Category Archives: Golden State Warriors

Grappling With The Decision of Baron Davis- As Compared to a Dirty Ex-Girlfriend

I, like many Warrior fans, have done some soul searching over the past week since learning that the talent of our team will not be returning to Oakland next year.  I, like many Warrior fans, are wondering what to do with my Baron Davis jersey.  I, like many Warrior fans, am contemplating whether the photo of Diddy pooping on Kirlenko retains the right to rest on my wall, or if it should reside next to my toilet to save the day when I run out of toilet paper.

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Baron Davis dunking on KirilenkoFor those of you who do not know what I am talking about, I will lead you through the 5 step thought process most Warrior fans have gone through in the past week.  It is eerily similar to when you break up with a dirty, super hot, whorish girlfriend.

 

1)      Denial.  The immediate thought I had when headed south on the 101 was “this isn’t happening.  Baron said he wasn’t going to opt of his contract.  He told Nellie he’d be back.  He told his teammates he’d be back.  How could he lie to baby faced Monta?  He’ll be back.  I hope.”

 

Comparison to dirty, super hot ex-girlfriend:  She’ll be back.  I’ll wake up in the morning and I’ll have this warm little cuddly thing neatly tucked in between the sheets.  This breakup is just like the last tussle we had.

 

2)      Questioning.  “How did this happen?  I thought Baron Davis loved G-State.  I thought after all these years, he finally found a coach that allowed him to shoot threes at will. Fans worshipped his beard. The team made him their captain.  What could the Warriors have done to prevent it?  Was it Mullin?”  (The blank, empty feelings start to seep in…) “remember when he dunked on Kirelenko…or hit that half court buzzer beater at halftime…or hit that game winning three against LA…”

 

Comparison to that whorish, so hot ex-girlfriend that is now being desperately missed: “Damn I miss her.  Is she really going/gone?  I did all that I could, didn’t I?  I put up with those stupid shopping sprees.  I didn’t complain, that much, when she was too tired to give it up.  WTF?  Remember that time when she went down on me in the laundry room at that party…or that time she went down on me in my dad’s hot tub…or that time she went down on me with ice in her mouth…”

 

3)      Anger.  “How could Baron leave the Warriors for the shitty Clippers!  They suck balls!  His knees are going to blow anyway!  What an asshole for not giving Mullin some fucking notice!  Selfish dickhead prick!  Always was a premadonna!  Him and his big ass teeth!  We’re better off without him anyway!!!”  (Promptly rip down Kirlenko posters…)

 

Comparison to that ugly bitch: Fuck that whore!  How could she go down on that fuckface who wears fluorescent color polos and eats sushi?  That bitch!  She gave shitty head anyway!  Her and her wack ass weave!  I’m better off without her!”  (Promptly take down pictures of that two-bit slut resting on nightstand.)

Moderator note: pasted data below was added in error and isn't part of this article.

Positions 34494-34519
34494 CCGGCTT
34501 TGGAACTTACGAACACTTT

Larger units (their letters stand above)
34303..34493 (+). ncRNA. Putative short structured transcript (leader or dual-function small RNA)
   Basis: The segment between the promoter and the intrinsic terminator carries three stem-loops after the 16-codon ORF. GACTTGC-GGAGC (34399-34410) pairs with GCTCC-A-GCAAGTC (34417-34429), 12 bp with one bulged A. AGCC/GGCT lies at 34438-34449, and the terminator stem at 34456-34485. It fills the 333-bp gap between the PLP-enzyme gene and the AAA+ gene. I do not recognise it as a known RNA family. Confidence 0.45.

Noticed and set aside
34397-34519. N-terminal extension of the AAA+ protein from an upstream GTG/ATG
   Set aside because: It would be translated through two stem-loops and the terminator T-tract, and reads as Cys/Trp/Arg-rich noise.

4)      Acceptance. “Ok.  Maybe he’s better off in Los Angeles.  He likes to make movies and he’s from LA, so it’s good that he’s home.  And he is on the Clippers, so it’s not like he’ll be that happy playing.  The Warriors will manage.  Maybe the Warriors will pick up Elton Brand.  Yeah, that’d really piss the Clippers off.”

 

Comparison to that girl you used to date: “Ok.  Maybe she’s better off without me, and maybe I’m better off without her.  It’s not like we were super compatible.  At least now she is in New York modeling clothes and doing what she really wants.  And at least that way she is like, 2,578 miles away from my house.”

 

5)      Revenge.  “What should I do with this Baron Davis jersey…I definitely don’t want it hanging next to Joe Montana and my Barry Bonds jersey…I know!  When the Los Angeles Clippers visit Oakland for the first time, I will orchestrate, and promote, a giveaway night!  Warrior fans who no longer have a need to hold on to their Baron Davis jersey can bring their jersey to the game and give it away, or give it back to Baron during pre-game!  That’s genius!” (any fans who would like to participate in Baron Davis throwback jersey night, please comment below and we’ll get this thing going.)

 

Comparison to that girl who is dead to you, but still is damn fine: “Remember that fluorescent polo shirt wearing dude she hooked up with…well, his ex-girlfriend was giving you the eye at the bar…make sure it gets back to your ex-girlfriend if you hook up with her…continue to do well at everything, just enough so she wants you back…then when she contacts you just to say “hi,” tell her you have something for her…then give her back her shit.”                   

 

Side note: During the construction of this article, I facebooked stalked my ex-girlfriend once.  Warrior fans will find themselves doing the same thing- stalking the Clipper box scores starting this November.